One of the biggest things to be aware of when using language around your young child is the level and complexity of the language you use. Think about their age and how much language they use. A young child will generally understand more words than he uses in speech. You can use the milestones guide to have a broad idea of your child’s language level. Assuming your child is developing along normal lines think about where to pitch you language. For instance, if your child is aged 2 years and 6 months and is able to follow a short instruction containing 2 key words, be mindful of this when you talk to her. If you use long sentences she will not understand you. If your child does have difficulty understanding, just use key words, more intonation, and gesture, or point as you say the words.

Take a step back and feed in language
You can enhance your child’s development of language by sometimes taking a step back during play and letting them take the lead. This gives the child control of their environment and builds their confidence. Although you are still involved in the play you are not dictating what is happening. However, you can still be feeding language into the play as it is happening. So the takeaway here is not to feel you have to fill in any gaps of silence, just watch and listen and add language.

Having a shared focus
The above examples show the importance of having a shared focus. This is important because not only are you giving the child a point of reference when you talk about things, but the child is learning listening and using attention skills. These skills are vitally important for the child when they attend school and the early years are key years for developing these skills. Studies are showing that too much passive television viewing in the early years of life can affect the listening and attention skills of children when they reach school age. The best ways to develop skills is to spend time with your child, talk and play with child, and have a shared focus.

Additional reading:

Click Here

Recommended Books:
1. The Wonder Years: Helping Your Baby and Young Child Successfully Negotiate The Major Developmental Milestones Paperback – Bargain Price, September 25, 2007 by American Academy Of Pediatrics (Author), Tanya Remer Altmann

2. My Toddler Talks: Strategies and Activities to Promote Your Child's Language Development Paperback – November 6, 2012 by Kimberly Scanlon

3. Let's Talk Together - Home Activities for Early Speech & Language Development Paperback – September 9, 2008
by Cory Poland (Author), Amy Chouinard

Credits: Photos and the contents are extract from many websites and consolidated as a Single Point of Information to help parents. The articles have some of my thoughts but much of the credit goes to the various research folks and educators.


   Over a month ago

Delayed Speech for Language Development and tools to develop your Child’s Speech and Language Skills
Your son is 2 years old and still isn't talking. He says a few words, but compared with his peers you think he's way behind. You remember that his sister could put whole sentences together at the same age. Hoping he will catch up, you postpone seeking professional advice. Some kids are early walkers and some are early talkers, you tell yourself. Nothing to worry about...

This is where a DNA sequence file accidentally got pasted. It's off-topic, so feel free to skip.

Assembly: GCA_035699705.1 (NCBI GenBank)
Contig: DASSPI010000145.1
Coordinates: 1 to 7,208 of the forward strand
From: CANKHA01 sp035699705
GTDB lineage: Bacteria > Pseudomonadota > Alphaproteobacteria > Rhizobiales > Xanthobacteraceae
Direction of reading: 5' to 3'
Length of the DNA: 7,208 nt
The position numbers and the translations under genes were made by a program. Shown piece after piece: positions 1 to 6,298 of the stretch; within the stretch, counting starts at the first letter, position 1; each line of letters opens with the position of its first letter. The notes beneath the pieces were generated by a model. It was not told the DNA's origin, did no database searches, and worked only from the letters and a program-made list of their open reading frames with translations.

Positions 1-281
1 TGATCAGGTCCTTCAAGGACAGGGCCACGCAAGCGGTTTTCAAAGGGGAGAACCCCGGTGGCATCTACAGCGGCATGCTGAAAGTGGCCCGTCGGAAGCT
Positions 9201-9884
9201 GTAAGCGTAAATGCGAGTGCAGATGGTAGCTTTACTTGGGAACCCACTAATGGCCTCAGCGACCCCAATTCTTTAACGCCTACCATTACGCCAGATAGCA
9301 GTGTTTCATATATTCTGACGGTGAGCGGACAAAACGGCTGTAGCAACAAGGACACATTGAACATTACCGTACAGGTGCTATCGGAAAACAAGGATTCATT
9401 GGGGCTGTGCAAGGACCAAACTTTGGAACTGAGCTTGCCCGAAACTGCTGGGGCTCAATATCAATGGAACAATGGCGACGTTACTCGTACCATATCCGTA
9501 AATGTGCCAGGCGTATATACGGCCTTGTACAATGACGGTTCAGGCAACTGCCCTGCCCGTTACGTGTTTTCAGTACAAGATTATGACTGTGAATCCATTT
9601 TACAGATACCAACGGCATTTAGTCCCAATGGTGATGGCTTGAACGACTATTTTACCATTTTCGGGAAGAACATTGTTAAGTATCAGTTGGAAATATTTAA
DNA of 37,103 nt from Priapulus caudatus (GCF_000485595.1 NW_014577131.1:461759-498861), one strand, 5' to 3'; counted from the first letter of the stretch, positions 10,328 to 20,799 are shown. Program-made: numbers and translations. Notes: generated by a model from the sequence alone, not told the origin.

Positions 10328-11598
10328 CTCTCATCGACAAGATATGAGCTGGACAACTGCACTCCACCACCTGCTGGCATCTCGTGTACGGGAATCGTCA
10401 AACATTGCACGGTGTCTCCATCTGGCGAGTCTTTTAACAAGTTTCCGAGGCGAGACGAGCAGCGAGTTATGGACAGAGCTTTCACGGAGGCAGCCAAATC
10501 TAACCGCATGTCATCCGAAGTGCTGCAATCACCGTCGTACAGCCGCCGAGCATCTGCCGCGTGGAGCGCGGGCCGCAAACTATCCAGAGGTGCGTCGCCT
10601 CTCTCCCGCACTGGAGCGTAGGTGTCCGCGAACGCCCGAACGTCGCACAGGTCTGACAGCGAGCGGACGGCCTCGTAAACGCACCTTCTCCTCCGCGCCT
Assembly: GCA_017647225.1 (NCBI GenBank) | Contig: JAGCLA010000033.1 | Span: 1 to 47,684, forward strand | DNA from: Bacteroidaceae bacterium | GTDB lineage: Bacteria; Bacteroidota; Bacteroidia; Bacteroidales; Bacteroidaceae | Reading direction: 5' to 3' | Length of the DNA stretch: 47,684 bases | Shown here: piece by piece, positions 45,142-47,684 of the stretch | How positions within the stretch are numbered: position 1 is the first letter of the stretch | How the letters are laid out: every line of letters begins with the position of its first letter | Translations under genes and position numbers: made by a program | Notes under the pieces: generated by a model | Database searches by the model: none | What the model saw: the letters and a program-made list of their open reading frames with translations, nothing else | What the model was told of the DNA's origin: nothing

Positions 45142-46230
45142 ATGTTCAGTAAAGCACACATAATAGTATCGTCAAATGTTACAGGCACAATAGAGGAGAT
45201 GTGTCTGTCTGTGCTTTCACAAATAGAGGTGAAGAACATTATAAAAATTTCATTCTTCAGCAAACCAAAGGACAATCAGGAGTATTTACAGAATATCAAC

This scenario is common among parents of kids who are slow to speak. Unless they observe other areas of "slowness" during early development, parents may hesitate to seek advice. Some may excuse the lack of talking by reassuring themselves that "he'll outgrow it" or "she's just more interested in physical things."

Knowing what's "normal" and what's not in speech and language development can help you figure out if you should be concerned or if your child is right on schedule.

Normal Speech & Language Development
It's important to discuss early speech and language development, as well as other developmental concerns, with your doctor. It can be difficult to tell whether a child is just immature in his or her ability to communicate or has a problem that requires professional attention.

These developmental norms may provide clues:

Before 12 Months
It's important for kids this age to be watched for signs that they're using their voices to relate to their environment. Cooing and babbling are early stages of speech development. As babies get older (often around 9 months), they begin to string sounds together, incorporate the different tones of speech, and say words like "mama" and "dada" (without really understanding what those words mean).

Before 12 months of age, babies also should be attentive to sound and begin to recognize names of common objects (bottle, binky, etc.). Babies who watch intently but don't react to sound may be showing signs of hearing loss.

By 12 to 15 Months
Kids this age should have a wide range of speech sounds in their babbling (like p, b, m, d, or n), begin to imitate and approximate sounds and words modeled by family members, and typically say one or more words (not including "mama" and "dada") spontaneously. Nouns usually come first, like "baby" and "ball." Your child also should be able to understand and follow simple one-step directions ("Please give me the toy, " etc.).

From 18 to 24 Months
Though there is a lot of variability, most toddlers are saying about 20 words by 18 months and 50 or more words by the time they turn 2. By age 2, kids are starting to combine two words to make simple sentences, such as "baby crying" or "Daddy big." A 2-year-old should be able to identify common objects (in person and in pictures), points to eyes, ears, or nose when asked, and follow two-step commands ("Please pick up the toy and give it to me, " for example).

From 2 to 3 Years
Parents often see huge gains in their child's speech. Your toddler's vocabulary should increase (to too many words to count) and he or she should routinely combine three or more words into sentences.